Moral compass leads McCain

By Eleanor Nagle

In today’s political world, morality and character are not really running platforms. Except of course for John McCain.

Despite his conservative views and voting record, McCain has remained well-liked by the majority of the public, with a reputation of strong character and values leading to good leadership and the ability to put partisanship aside to do what is best for the country. However, with the recent article on his alleged inappropriate relationship with a lobbyist and other incidents that could damage his credibility, his character is being called into question.
As a former Prisoner of War and torture victim, McCain proved his patriotism and bravery years ago while in a war camp in Hanoi, where he underwent various forms of torture. Even when his captors offered to release him he said he would not leave unless all the other men were going with him. His captivity has often been used to his advantage as examples of his courage and character.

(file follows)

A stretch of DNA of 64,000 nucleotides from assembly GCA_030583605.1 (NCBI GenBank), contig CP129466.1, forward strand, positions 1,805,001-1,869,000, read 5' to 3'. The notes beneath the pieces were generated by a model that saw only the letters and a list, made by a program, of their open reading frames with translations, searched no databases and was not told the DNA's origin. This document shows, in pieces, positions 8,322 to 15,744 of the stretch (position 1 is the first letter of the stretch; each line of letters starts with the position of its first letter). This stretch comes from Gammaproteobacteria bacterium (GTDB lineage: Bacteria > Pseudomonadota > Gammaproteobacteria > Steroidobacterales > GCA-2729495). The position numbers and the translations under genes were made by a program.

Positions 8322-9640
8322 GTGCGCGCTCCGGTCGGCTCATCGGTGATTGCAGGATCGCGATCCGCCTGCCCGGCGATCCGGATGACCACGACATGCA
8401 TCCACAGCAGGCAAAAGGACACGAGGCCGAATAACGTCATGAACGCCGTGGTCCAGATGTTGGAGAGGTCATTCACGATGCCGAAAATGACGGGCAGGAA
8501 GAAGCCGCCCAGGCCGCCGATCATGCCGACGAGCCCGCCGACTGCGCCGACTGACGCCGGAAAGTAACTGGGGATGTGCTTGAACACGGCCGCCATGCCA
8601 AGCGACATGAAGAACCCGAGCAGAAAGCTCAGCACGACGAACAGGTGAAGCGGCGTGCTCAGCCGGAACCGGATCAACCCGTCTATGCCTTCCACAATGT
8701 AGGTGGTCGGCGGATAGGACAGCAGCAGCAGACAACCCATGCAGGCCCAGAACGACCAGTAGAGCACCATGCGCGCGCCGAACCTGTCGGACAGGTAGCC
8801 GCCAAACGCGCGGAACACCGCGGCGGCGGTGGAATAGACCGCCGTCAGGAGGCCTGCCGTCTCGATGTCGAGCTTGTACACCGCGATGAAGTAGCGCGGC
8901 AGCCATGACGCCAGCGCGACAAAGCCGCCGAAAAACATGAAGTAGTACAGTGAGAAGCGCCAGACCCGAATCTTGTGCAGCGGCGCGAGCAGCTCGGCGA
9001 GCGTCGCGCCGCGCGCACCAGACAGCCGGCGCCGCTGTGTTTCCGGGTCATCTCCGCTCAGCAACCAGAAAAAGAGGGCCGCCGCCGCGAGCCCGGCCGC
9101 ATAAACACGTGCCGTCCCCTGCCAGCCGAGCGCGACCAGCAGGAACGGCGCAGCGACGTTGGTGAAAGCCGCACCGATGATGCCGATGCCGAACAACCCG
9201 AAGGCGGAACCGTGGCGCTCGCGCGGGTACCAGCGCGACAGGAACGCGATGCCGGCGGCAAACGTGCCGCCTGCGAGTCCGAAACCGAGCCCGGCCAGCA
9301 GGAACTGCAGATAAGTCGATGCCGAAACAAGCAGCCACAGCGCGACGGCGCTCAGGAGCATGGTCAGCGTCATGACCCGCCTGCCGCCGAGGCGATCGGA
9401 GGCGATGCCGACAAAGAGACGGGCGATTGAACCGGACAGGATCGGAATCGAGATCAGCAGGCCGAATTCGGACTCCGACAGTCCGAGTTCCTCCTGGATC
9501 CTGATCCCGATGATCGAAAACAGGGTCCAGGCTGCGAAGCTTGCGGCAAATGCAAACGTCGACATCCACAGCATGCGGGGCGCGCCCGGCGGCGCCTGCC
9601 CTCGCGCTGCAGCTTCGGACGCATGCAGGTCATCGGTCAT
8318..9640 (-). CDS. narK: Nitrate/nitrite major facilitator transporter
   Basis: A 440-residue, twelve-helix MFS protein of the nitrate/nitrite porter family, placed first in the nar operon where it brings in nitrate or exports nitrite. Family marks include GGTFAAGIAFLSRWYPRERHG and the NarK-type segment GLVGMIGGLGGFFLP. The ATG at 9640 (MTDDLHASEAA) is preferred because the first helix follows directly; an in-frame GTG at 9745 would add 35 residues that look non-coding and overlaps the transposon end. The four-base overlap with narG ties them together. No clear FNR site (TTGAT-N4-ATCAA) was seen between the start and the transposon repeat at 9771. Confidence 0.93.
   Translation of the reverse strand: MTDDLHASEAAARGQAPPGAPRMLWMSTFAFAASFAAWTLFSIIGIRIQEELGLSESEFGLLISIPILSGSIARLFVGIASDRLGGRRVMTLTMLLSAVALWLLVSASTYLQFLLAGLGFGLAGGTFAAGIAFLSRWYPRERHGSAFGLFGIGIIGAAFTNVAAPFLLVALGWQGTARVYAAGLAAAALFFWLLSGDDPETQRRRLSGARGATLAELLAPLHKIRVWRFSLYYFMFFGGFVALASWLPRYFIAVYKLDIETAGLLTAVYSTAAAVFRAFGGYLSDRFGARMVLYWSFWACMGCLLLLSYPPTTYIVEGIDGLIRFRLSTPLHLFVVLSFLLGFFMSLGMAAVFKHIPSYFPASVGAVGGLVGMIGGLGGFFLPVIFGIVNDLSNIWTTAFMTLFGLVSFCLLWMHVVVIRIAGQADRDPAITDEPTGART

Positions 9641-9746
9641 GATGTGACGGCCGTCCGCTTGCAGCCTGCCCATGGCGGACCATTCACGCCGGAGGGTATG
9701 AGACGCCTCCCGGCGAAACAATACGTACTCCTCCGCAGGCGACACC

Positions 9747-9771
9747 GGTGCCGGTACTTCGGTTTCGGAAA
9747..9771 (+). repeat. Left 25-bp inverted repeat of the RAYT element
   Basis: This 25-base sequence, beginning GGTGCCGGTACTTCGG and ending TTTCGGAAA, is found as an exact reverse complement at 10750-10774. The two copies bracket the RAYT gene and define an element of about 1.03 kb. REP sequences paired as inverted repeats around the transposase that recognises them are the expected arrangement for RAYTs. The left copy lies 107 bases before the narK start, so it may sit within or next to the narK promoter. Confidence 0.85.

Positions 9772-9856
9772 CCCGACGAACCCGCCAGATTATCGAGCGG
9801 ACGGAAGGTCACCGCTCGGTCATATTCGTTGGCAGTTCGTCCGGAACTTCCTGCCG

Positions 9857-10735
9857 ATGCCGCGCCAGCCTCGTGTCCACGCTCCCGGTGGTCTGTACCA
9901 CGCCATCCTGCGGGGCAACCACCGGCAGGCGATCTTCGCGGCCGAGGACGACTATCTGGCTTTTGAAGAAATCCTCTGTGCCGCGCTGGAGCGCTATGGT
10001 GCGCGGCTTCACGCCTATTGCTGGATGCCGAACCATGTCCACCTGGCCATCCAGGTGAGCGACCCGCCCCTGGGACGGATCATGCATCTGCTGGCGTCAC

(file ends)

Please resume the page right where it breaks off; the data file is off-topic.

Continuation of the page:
Over the years, McCain has spoken out against bad campaign finance and taking inappropriate funds from lobbyists, which is what makes the new charge of an inappropriate relationship with a female lobbyist more scandalous. The charge, if true, would show a great deal of hypocrisy.

McCain has a well-known penchant for speaking when he probably shouldn’t and responding to things he probably shouldn’t. He has a deep sense of self-confidence and does not always know when stop himself from saying potentially embarrassing and damaging things. When an unfounded claim comes up against him, he responds in not so appropriate ways.

McCain’s moral compass and sense of right and wrong are important to his public image. Though he is most certainly the 2008 Republican candidate, he needs to be careful not to depend too much on it should a scandal come along. His possible presidency could depend on it.